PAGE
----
“I’m not sure we should be comparing the railway to the pipeline,” he said. Neil Block, a Saskatchewan rancher whose land would be bisected by Energy East and who supported the project, also dismissed the overheated rhetoric. The line would “tie the country together,” he told me, “but I don’t think on the same scale that the railway does.”
The CPR story was hardly a perfect metaphor. Think of the land speculation by corrupt public officials, the price fixing, the poor working conditions, the shoddy, unsafe construction, the conflicts of interest and the cost overruns that required government bailouts. The backroom deals, favouritism, brinksmanship and corporate welfare hardly lived up to the soaring rhetoric of 21st-century pipeline boosters. Even more sordid was the often brutal displacement of Indigenous people to clear a path for the railway and the treatment of the Chinese workers who helped build it.
The analogy failed, too, as a business case. In the 1950s, John Diefenbaker’s government placed a geopolitical asterisk on any notion of Alberta’s oil industry as a nationalist enterprise. Mr. Diefenbaker created a de facto trade barrier within Canada when it blocked Western producers from building a pipeline to Montreal. Canada had secured a hard-won exemption from a U.S. national-security ban on oil imports, so Mr. Diefenbaker steered prairie crude south, leaving Montreal refineries to rely on imports. Pierre Trudeau subsidized an extension of an Edmonton-Sarnia pipeline to Montreal, but shipping crude east on the line wasn’t viable until 2013. Alberta oil producers were fine with this arrangement because it conformed to the logic of the market: It was simpler and cheaper to ship to the closest customers.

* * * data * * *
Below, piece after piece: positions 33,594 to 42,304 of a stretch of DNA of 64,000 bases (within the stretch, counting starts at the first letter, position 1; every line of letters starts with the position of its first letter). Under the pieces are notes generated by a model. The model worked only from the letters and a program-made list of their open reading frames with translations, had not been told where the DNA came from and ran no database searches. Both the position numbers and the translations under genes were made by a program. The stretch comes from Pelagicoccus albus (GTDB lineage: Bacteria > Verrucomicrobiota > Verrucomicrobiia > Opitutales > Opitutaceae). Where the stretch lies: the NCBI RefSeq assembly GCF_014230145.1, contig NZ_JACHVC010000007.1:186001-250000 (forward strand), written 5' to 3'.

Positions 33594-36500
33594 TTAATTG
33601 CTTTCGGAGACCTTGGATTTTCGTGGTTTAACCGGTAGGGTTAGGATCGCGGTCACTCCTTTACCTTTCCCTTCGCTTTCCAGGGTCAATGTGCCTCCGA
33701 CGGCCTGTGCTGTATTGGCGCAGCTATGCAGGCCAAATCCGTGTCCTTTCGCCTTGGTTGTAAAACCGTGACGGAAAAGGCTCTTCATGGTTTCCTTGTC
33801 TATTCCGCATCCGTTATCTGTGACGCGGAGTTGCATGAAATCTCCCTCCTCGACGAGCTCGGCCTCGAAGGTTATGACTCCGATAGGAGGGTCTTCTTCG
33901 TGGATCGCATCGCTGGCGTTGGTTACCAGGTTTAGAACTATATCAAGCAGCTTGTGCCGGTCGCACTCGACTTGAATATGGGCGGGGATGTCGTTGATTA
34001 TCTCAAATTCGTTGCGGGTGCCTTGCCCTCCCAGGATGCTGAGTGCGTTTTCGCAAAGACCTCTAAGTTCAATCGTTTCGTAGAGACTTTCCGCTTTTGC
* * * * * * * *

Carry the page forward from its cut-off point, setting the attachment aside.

With Canada’s energy sector so tightly integrated with the United States, the Canada-first case for Energy East sprung many leaks. Most of the Alberta crude would not have been refined in Canada but would have been exported via Saint John. So, too, would U.S. oil, brought into the line via a lateral from North Dakota. In Ontario, TransCanada Corp. needed additional imports of American natural gas to persuade local gas utilities that the conversion of an existing gas line to Energy East would not jeopardize their supply. And an Irving Oil executive acknowledged that the project would not put an end to its foreign imports: Irving would refine Alberta crude, he said in 2016, but “probably not at the expense of our Saudi barrels.”
The most vivid illustration of the limits of the project’s nationalist sales pitch came in 2017, when U.S. President Donald Trump granted a permit to Keystone XL. Faced with slowing production forecasts in the oil sands and less demand for pipeline capacity, as well as a long regulatory slog on Energy East, TransCanada pulled the plug and reverted to its fallback: the certainty of the nearby U.S. market.
Energy East wasn’t a nation-building project; it was a commercial venture designed to get oil to where it needed to be, where the best price was, regardless of country, border, sentiment or slogan. Patriotism had no place in Canada’s pipeline debate. Market forces saw to that.